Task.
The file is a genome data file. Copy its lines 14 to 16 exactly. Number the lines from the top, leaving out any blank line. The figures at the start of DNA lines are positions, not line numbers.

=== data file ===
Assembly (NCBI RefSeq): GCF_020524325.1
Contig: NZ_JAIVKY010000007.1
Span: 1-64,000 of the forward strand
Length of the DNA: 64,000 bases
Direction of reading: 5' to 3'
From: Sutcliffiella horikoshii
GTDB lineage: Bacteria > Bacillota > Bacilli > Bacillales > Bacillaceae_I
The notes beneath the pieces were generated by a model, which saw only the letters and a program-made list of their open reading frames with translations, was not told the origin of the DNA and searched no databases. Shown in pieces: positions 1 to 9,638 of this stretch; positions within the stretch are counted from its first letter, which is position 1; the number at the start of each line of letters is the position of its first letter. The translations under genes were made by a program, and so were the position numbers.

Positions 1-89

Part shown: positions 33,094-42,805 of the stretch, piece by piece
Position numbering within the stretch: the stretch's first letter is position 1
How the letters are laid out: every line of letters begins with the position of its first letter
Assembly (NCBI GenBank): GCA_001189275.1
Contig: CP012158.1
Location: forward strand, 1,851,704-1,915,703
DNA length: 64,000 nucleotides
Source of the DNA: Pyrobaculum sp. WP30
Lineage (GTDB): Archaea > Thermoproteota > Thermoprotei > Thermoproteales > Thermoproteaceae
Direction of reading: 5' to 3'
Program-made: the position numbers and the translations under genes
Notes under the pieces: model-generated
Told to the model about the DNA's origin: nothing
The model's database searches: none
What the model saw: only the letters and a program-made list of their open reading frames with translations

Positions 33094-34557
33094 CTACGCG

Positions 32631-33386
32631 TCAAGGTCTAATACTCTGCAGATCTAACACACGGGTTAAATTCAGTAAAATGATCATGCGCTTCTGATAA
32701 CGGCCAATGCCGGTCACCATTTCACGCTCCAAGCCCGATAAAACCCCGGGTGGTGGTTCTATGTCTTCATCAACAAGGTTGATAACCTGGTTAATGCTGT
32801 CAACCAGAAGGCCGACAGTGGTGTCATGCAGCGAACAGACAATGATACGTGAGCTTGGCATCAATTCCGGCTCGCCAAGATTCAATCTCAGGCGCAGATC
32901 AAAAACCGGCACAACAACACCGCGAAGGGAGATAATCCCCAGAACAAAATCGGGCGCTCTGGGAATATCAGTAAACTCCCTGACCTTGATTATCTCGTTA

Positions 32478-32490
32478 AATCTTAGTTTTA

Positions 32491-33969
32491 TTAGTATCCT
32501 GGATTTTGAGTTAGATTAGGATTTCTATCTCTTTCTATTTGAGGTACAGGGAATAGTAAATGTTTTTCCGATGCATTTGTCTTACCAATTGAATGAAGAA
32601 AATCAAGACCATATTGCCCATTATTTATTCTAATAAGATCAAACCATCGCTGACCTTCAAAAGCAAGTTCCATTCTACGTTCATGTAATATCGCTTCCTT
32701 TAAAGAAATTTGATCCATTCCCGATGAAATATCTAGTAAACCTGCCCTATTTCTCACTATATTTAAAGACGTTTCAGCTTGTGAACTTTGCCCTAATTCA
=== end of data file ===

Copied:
Contig: CP012158.1
Location: forward strand, 1,851,704-1,915,703
DNA length: 64,000 nucleotides